In this interview Boltanski talks about how he wanted to make a piece about ‘the finger of God’ and how Personnes is a ‘metaphor for chance’. He likens it to representing Dantes circles of hell and talks about how he collects heartbeats and has over 35,000 of them at home. The general message I get from this video is that the exhibition shows the fleeting nature of existence. Clothes and buildings get left behind for years, even heartbeats can be preserved but the human body cannot. When someone is dead they are dead and it could happen to anybody at any time.
Returning to my intial brief I reflected on the terms set out at the start of Project 3 and applied them to Boltanskis exhibition.
ART or DESIGN
TEMPORARY or PERMANENT
LARGE SCALE or SMALL SCALE
TRANSFORMING and/or DEFINING and/or FORMING
IMMERSIVE and/or DISTANT
PATTERN and/or COLOUR and/or REPETITION and/or SHAPE
I then addressed the given questions.
In addition to the garments, the noise of the heartbeats permeates the exhibition. Why do you think this might be?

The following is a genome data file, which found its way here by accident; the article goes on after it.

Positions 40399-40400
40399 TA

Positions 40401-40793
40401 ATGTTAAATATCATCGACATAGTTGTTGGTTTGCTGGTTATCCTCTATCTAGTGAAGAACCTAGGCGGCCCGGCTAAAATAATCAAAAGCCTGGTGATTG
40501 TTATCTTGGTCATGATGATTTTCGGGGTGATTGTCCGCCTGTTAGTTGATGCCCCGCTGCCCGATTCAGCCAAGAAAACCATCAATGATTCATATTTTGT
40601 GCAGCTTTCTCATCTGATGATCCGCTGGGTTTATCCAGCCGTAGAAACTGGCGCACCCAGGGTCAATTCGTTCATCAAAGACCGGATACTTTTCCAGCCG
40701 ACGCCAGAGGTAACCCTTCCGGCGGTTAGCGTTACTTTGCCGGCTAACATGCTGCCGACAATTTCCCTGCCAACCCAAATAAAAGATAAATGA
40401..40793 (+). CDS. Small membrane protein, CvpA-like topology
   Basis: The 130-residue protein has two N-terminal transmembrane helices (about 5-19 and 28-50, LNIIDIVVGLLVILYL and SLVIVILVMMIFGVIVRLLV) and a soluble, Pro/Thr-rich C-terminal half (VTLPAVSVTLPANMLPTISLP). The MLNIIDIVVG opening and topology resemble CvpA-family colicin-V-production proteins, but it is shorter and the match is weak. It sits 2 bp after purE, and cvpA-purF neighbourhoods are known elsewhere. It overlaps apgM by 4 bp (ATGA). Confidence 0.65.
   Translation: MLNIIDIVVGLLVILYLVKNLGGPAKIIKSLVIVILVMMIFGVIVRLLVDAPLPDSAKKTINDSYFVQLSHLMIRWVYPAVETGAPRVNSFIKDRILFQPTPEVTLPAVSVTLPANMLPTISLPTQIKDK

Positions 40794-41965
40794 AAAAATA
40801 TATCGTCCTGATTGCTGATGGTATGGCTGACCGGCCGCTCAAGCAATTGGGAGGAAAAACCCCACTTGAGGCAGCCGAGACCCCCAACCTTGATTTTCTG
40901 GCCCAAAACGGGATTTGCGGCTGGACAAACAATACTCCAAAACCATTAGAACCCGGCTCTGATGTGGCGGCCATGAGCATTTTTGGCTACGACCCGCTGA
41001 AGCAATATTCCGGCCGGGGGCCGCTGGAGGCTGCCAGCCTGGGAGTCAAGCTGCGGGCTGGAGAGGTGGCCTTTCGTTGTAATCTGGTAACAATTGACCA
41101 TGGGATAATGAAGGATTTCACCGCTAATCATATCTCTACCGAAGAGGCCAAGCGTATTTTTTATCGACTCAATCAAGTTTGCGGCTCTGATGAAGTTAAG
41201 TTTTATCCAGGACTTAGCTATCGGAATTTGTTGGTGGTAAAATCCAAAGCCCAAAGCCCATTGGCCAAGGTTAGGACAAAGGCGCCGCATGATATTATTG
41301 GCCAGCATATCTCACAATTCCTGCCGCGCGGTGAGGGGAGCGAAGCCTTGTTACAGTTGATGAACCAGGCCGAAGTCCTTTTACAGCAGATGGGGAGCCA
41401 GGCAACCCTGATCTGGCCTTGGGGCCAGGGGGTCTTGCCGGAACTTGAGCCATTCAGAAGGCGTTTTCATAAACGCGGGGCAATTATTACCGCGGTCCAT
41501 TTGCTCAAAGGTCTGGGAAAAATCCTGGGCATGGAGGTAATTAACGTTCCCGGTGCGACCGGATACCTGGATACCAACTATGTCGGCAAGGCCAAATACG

I think the use of recorded heartbeats makes the exhibition immersive as opposed to just visual. By filling the (very pretty) railway station with sound you are making the building itself part of the exhibition as opposed to merely the staging area for it.
The heartbeats are another reminder of the fleeting nature of existence, a reminder of how a heartbeat can be collected and recorded but a human once gone is gone forever.
To what extent are the textiles transformed into something other than fabric?
With this question I’m assuming it means what does it remind me of? What do the clothes represent? They remind me, as per my initial impression, of dead people. My first impression was of Nazi death camps, and the more I have read about this exhibition, also of homelessness. I think this latter representation is because of the bags of clothes that I take to charity shops..? It is the formation of the clothes into the neat squares which gives the impression of the death camps.
Whats the significance of the installation title – and of the mechanical grabber?